The prospect of a single governance structure for the Okanagan is dividing local politicians.
Community Services Minister Ida Chong and Premier Gordon Campbell told elected officials last week that they want a working group established to consider folding the valley’s three regional districts into one entity.
“They’ve said the status quo is not an option,” said Wayne Lippert, Vernon mayor.
The goal is to have the working group established by mid-November, with a draft plan completed in the spring.
“They want to have it in place before the next election. They have an agenda,” said Herman Halvorson, rural Enderby director.
Jerry Oglow, North Okanagan Regional District chairman and Armstrong mayor, is willing to be part of the process.
“Our fear was if we didn’t take part in the discussion and we put our head in the sand, something would be imposed on us,” he said.
Oglow believes there may be a need to restructure how issues, such as water and transit, are pursued.
“The issue is delivering services to people and is there a better way to do it?” he said.
That view is supported by Rick Fairbairn, rural Lumby director.
“Realistically the Okanagan is growing and we need to look at the future,” he said.
Lippert admits he has mixed feelings about a single regional district for the entire Okanagan Valley.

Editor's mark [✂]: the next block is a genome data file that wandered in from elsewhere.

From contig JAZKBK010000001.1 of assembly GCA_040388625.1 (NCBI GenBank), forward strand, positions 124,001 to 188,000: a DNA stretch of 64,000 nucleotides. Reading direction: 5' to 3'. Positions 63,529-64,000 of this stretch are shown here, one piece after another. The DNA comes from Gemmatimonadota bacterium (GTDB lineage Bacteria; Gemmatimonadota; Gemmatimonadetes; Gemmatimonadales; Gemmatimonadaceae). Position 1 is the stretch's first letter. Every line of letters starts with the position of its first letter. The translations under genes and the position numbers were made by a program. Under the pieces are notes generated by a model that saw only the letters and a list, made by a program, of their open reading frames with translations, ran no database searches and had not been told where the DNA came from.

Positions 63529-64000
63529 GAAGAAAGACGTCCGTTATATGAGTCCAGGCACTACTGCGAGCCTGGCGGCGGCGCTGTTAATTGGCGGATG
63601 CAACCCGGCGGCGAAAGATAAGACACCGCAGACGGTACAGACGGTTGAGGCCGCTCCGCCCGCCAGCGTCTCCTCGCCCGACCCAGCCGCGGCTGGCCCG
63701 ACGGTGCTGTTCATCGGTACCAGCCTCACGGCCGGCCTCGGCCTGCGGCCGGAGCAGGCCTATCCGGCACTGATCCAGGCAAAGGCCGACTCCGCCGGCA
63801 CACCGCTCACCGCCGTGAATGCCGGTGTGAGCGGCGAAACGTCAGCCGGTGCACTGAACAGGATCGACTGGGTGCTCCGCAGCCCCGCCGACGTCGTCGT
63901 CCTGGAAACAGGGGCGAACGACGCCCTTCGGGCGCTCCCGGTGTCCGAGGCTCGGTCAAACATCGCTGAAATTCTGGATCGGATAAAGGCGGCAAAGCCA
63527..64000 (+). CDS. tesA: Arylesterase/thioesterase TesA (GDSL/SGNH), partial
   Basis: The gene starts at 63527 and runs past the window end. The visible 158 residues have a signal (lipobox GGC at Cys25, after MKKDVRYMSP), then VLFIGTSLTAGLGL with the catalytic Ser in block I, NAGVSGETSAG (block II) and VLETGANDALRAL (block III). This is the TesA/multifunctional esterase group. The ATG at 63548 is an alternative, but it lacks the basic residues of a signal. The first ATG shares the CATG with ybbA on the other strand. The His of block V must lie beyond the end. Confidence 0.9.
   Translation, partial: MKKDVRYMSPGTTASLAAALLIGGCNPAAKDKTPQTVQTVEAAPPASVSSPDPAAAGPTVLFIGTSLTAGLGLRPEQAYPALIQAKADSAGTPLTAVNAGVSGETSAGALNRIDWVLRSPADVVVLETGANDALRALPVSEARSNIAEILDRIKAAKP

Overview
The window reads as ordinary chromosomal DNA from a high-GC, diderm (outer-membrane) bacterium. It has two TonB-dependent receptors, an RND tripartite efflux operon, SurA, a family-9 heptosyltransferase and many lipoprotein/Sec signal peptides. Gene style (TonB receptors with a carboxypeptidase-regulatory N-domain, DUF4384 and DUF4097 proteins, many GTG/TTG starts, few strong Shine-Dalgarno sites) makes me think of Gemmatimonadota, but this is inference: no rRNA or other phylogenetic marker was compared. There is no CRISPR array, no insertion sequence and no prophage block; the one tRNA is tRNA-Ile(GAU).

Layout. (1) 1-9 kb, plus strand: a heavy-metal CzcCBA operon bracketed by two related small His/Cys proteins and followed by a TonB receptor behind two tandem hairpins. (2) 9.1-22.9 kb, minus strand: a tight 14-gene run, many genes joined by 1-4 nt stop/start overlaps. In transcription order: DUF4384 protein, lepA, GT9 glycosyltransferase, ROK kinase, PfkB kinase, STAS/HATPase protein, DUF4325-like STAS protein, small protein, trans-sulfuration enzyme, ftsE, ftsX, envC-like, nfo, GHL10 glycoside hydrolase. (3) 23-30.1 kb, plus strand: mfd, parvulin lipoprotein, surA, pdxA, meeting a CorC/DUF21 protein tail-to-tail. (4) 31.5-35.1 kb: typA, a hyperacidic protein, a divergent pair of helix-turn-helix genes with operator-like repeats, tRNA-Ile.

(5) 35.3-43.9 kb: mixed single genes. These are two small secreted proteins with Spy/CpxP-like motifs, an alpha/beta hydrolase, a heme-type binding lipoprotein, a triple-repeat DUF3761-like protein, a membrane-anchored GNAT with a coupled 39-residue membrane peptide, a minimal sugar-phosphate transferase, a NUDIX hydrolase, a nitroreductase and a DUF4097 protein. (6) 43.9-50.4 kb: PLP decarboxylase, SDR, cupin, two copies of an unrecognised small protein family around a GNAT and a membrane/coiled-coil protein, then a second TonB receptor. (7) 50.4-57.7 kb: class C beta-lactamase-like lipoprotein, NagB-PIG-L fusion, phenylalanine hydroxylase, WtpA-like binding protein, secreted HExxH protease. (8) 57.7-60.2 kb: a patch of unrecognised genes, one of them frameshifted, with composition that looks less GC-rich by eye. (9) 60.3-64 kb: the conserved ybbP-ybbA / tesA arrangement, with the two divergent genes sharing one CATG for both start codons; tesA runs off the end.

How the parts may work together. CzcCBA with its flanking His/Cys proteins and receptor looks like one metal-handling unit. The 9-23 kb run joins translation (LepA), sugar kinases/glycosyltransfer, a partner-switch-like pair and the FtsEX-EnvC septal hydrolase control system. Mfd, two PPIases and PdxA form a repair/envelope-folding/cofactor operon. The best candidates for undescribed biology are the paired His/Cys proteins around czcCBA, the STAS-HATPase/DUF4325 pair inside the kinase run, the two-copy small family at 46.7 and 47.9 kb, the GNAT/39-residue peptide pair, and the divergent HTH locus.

“If it looks at high-level issues that is OK, but we still want to be able to work on local issues,” he said.
Beyond one regional district for the valley, Lippert says the working group will also look at structural changes of the existing regional districts.
“A district municipality (for the electoral areas) is one option and another option floated out there is possible amalgamations,” he said.
Halvorson is unwilling to say if he supports a single regional district, pointing out that any change would have to benefit his constituents.
“I want to see what the financial numbers are,” he said.
Other politicians question how manageable a regional district would be if it covers from Enderby to Princeton.
“We can’t get NORD working so how well does it bode for one covering the entire Okanagan?” said Barry Beardsell, a Vernon councillor.
Earl Shipmaker, an Enderby councillor, also questions the practicality of what Chong wants considered.
“We have such a convenient geographical unit in the North Okanagan now and we (Enderby) are part of the Shuswap drainage system not the Okanagan,” he said.
Shipmaker believes it would be more efficient to allow existing agencies, such as the Okanagan Basin Water Board, to handle valley-wide issues so the three regional districts can deal with community-based matters.
Chong could not be reached for comment.